• Did they receive prompt notification of any goal changes for the children?
  • What, if any, were there placement issues?
  • What was their overall feelings about their fostering experience.

The point is, naturally, you cannot fix what you don't know is broken. The survey data should be quantified and used to add, amend or modify retention programing accordingly.

Retained and compared from year to year, your exit survey data will offer concrete suggestions for improving your home recruitment and both pre and in-service training.

The single most effective component of a foster home retention program is in-service training. Granted, parenting skills to manage demanding behaviors is important but don't overlook that long list of social, inter-personal and communication skills necessary to make the home-to-agency relationship more effective and less stressful for the foster parent. I suggest you also consider the disconnect between what your pre-service training promised and what is the realty of fostering. Most pre-service training packages treat demanding behavior in a vacuum, i.e., one at a time-when's the last time you encounter a youth who processed problems one at a time? Equally frustrating for foster parents is realizing that the agency pre-service or orientation packaged the agency-to-foster home support in a rather romanticized view.

Borrowing from Susan Meltsner's Burnout, here are a few stressors you may want to address:

  • adjustment to the placement of a new child into your home;
  • inadequate information
  • disagreeing with a caseworker
  • remaining non-judgmental concerning birth parents
  • transportation to a variety of appointments
  • not having telephone calls returned
  • dealing with a withdrawn, hostile or disturbed child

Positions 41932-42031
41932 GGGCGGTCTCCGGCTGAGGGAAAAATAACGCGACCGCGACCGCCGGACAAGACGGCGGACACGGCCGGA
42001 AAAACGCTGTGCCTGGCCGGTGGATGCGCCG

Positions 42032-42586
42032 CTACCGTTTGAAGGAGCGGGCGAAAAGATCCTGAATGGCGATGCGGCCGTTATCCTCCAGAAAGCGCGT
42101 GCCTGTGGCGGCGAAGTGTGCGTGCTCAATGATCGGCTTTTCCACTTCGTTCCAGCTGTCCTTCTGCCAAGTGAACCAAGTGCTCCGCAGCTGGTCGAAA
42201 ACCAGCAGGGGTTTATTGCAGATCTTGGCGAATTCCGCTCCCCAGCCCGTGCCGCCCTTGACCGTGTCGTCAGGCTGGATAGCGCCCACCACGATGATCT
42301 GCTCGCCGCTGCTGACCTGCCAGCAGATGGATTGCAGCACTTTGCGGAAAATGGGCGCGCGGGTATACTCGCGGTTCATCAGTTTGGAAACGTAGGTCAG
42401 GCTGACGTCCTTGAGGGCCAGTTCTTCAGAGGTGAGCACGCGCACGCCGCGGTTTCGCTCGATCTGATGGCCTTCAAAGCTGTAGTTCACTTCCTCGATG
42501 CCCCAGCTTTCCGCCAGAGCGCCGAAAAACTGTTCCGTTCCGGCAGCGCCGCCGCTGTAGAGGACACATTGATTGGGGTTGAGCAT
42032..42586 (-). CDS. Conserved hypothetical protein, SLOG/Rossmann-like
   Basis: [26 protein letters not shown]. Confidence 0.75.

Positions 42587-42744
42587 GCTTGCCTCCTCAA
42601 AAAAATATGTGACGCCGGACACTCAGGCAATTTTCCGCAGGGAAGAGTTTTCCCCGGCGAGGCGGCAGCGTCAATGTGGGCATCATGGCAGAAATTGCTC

• dealing with a child and school personnel about problems the child is creating, experiencing in school
  • birth parents missing visits
  • a child with a particularly traumatic background
  • a child who is involved with drugs/alcohol, or sexually acting out or committing crimes
  • child going on overnight visits
  • child requiring special medical attention
  • new regulations
  • disagreements with a spouse over the discipline of children
  • possibility of adopting a child in your care
  • not knowing the agency's immediate or long term plans for a child
  • having to ask that a child be removed from your home
  • difficulty with time management
  • destruction of property
  • allegations of abuse
  • separation

Generally the big-four issues would include: burnout, allegations of abuse, the impact of fostering on the foster parents marriage/ relationships and separation-an interesting point about the separation issue: potential foster parents focus on how difficult it must be to relinquish the child while practicing foster parents focus on the challenges of dealing with the child's separation from his family issues.

Like recruitment, retention programing is a formal, annual plan and begins with a truth-in-packaging approach about fostering, a realistic description of what the demands and rewards are supported by in-service skills-building that balances the pluses and minuses in favor of retention.

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American Foster Care Resources, Inc.